Their international secretariat based in Kilinochchi, their headquarters in the North of the country, appoints representatives of the “party” in every country, operating through shield organizations: the committees of Tamil coordination and the local branches of the ORT, a humanitarian association established in 1985. They are systematically bleeding the local community, controlling among others the cultural and sports activities and even the loans to set up a business. Not to mention the collection of the “tax” by collectors who are paid with a percentage. When the “tax payer” pays off the required amount, an identity card of the Tamil Eelam is delivered to him, which he can use in his future relations with the movement, especially during trips back home for those who are not illegal immigrants.

Once home, before they enter the controlled zone, these “holidaymakers” indeed have to go to Nandavanan Centres (literally “flower gardens”) established by the Tigers that gather information on expatriates. The “frontier guards” check thanks to the code number that the monthly or annual “taxes” have been paid in the country of residence. Otherwise, the bad payer is invited to sign an acknowledgement of debt mentioning his last address. The information is then passed on to the coordination committee of the concerned country, which will take great care in cashing the due amounts. If the extorted person persists on not paying, the members of his family who stayed in the country will suffer the consequences…

On 1st April 2007, France saw the first “anti-racket” operation led in Europe against the Tigers who are listed since May 2006 – with the breach of the truce introduced in 2002 – among the terrorist organizations of the European Union. The policemen arrested fifteen members of the Tigers in Paris and in Île-de-France, including the representative of the organisation in France, a man named Parithi, 44 years old, his second in command Petit Jeya aged 35, the financial manager, Metha the one in charge of the propaganda aged 45, as well as the ones handling the collect of taxes in each department of the Île-de-France supervising the ground-collectors. Except for the supervisor of the Hauts-de-Seine, Mugananthan, 35, arrested the day after as he was coming back from Germany. But above all, as they were carrying out their searches, they laid their hands on the whole secret accountancy of the movement in France.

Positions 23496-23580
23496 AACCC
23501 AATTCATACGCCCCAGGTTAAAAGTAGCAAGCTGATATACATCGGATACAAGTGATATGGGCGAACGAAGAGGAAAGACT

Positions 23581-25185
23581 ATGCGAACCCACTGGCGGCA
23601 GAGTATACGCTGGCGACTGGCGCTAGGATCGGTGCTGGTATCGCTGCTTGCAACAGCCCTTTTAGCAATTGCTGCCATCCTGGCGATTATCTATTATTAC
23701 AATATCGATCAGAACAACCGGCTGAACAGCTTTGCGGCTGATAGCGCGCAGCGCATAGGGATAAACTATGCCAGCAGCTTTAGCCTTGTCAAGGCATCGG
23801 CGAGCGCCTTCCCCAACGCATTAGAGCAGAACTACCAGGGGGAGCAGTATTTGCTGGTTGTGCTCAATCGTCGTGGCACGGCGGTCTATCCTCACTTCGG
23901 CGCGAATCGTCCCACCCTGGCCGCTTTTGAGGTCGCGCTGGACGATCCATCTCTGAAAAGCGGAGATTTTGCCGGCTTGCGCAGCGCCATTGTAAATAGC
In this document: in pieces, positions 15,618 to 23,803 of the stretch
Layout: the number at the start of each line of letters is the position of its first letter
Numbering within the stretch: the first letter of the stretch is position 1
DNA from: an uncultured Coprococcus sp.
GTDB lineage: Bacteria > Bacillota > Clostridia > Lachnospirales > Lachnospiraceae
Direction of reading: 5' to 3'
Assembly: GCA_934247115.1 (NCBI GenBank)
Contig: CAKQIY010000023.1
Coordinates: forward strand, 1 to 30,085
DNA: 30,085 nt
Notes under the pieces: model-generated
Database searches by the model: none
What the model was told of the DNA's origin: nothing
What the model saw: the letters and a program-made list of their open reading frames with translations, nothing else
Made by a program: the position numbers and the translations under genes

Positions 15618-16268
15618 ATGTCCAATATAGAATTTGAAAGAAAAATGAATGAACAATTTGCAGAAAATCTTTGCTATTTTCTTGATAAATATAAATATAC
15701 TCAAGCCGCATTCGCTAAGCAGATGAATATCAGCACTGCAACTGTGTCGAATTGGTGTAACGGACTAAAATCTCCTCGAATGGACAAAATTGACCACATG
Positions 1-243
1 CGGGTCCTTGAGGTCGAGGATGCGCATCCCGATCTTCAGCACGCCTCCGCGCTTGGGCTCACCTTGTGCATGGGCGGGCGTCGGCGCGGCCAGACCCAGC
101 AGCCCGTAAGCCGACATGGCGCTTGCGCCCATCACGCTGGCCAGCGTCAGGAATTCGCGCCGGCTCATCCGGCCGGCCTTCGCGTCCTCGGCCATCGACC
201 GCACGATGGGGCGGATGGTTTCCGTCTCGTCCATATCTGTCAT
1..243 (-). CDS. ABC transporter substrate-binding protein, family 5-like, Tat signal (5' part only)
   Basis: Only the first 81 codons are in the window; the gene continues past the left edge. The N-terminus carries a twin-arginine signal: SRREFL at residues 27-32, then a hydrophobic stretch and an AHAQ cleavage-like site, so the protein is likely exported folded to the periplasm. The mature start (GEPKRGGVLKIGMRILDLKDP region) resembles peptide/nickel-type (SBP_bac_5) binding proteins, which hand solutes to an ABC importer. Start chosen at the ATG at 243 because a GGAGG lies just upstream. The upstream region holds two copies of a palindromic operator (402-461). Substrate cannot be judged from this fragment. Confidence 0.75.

In the headquarters of the Tamil Coordination Committee France, located rue des Pyrénées, Paris 20th, they found 67.400 euros (out of the 81.700 euros seized during the operation) in the office of the financial manager and even more interesting, hundreds of receipts for “donations” to be produced when entering the Tamil zone, hundreds of counterfoils of books bearing the LTTE initials, as well as hundreds of promises of “donations” with amounts varying from 100 to 6.000 euros. Other receipts of donations were found in a shop of the rue Louis-Blanc in Paris 10th, the heart of the “Little Jaffna” (the headquarters of the community in the neighbourhood of La Chapelle, from the name of Jaffna, the Tamil “capital city”, as well as tens of handwritten and typed lists including the names of the “donors” and the amount paid and many cheques without any specified order. Finally, at the head office of the humanitarian front of the movement, the ORT, located rue du Département in Paris 18th, the investigators found jewels donated by families who were unable to pay the revolutionary tax, according to the confessions of an official during his custody.

And the icing on the cake, the man in charge of money collection in the 77 confirmed that the two leaders of the movement in France recently required 2.000 euros from each family of the community. While according to the intelligence services, the usual amount was rather of 500 annually and of 5.000 euros for shopkeepers. According to policemen, 6 million euros would have been collected in 20062.